I stayed at The Caravan Club’s Chapel Lane site over the weekend and it is in full autumnal colours. The wardens are doing a brilliant job keeping the site in tip top condition whilst the leaves fall and a state of calm and tidiness prevails. The site is south west of Birmingham very close to Solihull and the M42 but is a surprisingly rural setting in the shadow of an old chapel. It is open all year and, needless to say, is very popular.
Earlier in the week Faye and I had somehow found an evening we were both free and booked a couple of online seats for SPECTRE which lived up to all my expectations for sheer escapism and wonderful action. The opening scene in Mexico City does your head in. James Bond is partnered throughout the film by the daughter of an old nemesis and in tracking down SPECTRE finds out rather more about his childhood than he had bargained for.
One aspect of the film concerned me.
My lobbying work places me all too frequently in the “politically correct” arena and consequently I am perhaps more on my toes than I would normally expect to be. After one particularly high charged action scene Bond and his partner find themselves in a heap on the floor at which point she turns to him and says, admittedly rather coyly, “What do we do now?” and of course we are next in a romantic clinch – and more.
My point is this. I am not sure when someone turns to you next time and says “What do we do now?” it is safe to interpret that as an invitation for some highly personal interaction and I think Bond may have taken advantage of this woman without getting her clear and unequivocal agreement in advance in the cold light of day.
This is quite shocking and sets a poor example to other would-be spies who see Bond as a role model. How this country is expected to recruit quality spies with standards when this is the way they are portrayed is difficult to grasp.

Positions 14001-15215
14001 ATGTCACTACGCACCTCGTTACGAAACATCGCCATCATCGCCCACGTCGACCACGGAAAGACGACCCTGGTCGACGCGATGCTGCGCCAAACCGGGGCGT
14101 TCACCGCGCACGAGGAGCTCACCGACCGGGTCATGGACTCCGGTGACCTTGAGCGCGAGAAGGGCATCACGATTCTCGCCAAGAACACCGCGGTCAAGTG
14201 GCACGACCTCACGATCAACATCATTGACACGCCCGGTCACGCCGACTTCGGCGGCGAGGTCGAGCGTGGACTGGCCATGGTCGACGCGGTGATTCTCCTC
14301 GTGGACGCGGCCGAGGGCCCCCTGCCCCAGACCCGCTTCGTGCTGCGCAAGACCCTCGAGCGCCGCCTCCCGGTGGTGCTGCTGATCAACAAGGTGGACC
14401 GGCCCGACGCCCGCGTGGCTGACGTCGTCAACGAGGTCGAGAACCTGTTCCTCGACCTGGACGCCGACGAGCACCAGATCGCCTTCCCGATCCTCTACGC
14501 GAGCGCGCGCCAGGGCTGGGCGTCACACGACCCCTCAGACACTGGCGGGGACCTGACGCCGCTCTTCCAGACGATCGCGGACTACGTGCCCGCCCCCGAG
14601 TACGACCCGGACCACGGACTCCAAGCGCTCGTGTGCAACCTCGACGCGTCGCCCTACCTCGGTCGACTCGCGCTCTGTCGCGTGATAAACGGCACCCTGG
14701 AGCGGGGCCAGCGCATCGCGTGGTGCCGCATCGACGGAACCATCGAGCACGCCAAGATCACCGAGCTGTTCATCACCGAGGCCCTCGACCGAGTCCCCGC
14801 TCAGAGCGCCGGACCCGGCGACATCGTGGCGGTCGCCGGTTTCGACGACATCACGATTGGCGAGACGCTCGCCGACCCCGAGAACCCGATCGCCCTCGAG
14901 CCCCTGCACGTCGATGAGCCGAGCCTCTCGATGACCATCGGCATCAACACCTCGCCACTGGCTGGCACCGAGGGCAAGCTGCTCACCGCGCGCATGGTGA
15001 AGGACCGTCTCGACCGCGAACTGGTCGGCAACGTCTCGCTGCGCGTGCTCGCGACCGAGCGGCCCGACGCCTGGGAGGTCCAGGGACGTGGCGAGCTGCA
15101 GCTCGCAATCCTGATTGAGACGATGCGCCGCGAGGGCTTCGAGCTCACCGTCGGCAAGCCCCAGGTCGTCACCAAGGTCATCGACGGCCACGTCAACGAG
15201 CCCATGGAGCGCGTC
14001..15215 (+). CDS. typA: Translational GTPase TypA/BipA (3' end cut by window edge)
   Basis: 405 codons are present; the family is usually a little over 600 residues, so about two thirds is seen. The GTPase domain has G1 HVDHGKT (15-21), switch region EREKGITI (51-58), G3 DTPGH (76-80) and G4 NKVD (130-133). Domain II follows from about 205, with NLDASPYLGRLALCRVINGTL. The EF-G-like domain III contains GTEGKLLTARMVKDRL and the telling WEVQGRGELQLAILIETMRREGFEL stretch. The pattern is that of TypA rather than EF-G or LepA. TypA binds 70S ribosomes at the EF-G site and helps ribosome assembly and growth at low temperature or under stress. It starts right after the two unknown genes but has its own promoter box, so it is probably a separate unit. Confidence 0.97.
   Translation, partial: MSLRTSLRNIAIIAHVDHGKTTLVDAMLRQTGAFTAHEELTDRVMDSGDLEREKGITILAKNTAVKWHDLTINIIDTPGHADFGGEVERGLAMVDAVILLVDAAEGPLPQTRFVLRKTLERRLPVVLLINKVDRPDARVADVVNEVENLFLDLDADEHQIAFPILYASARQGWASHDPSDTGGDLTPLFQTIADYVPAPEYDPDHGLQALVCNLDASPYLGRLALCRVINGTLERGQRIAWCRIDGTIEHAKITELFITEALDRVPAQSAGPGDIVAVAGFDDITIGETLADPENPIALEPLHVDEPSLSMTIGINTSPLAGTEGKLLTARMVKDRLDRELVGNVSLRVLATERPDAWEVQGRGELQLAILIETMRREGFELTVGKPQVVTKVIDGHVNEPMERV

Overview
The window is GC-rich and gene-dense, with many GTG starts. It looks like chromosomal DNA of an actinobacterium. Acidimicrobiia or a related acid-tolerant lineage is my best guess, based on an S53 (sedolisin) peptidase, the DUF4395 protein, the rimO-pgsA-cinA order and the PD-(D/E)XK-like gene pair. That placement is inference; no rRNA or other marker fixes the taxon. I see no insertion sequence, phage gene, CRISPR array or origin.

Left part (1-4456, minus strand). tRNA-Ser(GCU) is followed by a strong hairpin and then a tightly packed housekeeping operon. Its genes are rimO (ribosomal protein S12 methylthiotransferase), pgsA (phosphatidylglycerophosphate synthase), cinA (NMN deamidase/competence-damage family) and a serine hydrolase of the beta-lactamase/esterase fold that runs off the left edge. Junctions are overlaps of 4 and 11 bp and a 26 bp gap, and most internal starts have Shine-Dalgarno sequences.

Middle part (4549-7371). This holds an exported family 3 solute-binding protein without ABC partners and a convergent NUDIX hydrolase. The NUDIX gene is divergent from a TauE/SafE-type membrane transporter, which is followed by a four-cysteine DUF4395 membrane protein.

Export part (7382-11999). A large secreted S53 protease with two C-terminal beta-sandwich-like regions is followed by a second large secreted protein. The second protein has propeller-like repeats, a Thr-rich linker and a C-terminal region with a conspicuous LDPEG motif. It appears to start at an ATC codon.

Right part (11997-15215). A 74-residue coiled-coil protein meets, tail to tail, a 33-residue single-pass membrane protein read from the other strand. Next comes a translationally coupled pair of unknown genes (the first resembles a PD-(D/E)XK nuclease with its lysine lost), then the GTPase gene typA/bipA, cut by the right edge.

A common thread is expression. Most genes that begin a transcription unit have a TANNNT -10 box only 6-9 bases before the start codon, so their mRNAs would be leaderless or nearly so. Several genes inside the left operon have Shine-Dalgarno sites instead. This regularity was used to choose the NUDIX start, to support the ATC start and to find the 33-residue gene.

And then of course there was Saturday afternoon.
Faye is a New Zealander but has lived in the UK since the 60’s and many years ago passed the Tebbit Test. Tebbit you will remember is a former MP for Chingford and a former cabinet minster. In 1990 he made the remark that immigrants should be asked which side their grandparents fought for during the Second World War and which cricket team do they now support living in the UK? If they did not support, say, the England cricket team living in England, they could not be considered truly loyal to England.
Faye passes the test with flying colours and has been an England rugby supporter for years but a crisis emerged early in the tournament when England got knocked out through incompetence and lack of ability. Old loyalties re-emerged quite understandably and I too found myself favouring the All Blacks. So by the time Saturday’s final took place Faye had requested leave of absence from the Tebbit Test and without any UK team of any description in the final I had joined her.
And what an absolutely brilliant game it was; superlatives scarcely do it justice. And what a void is left behind now it is all over!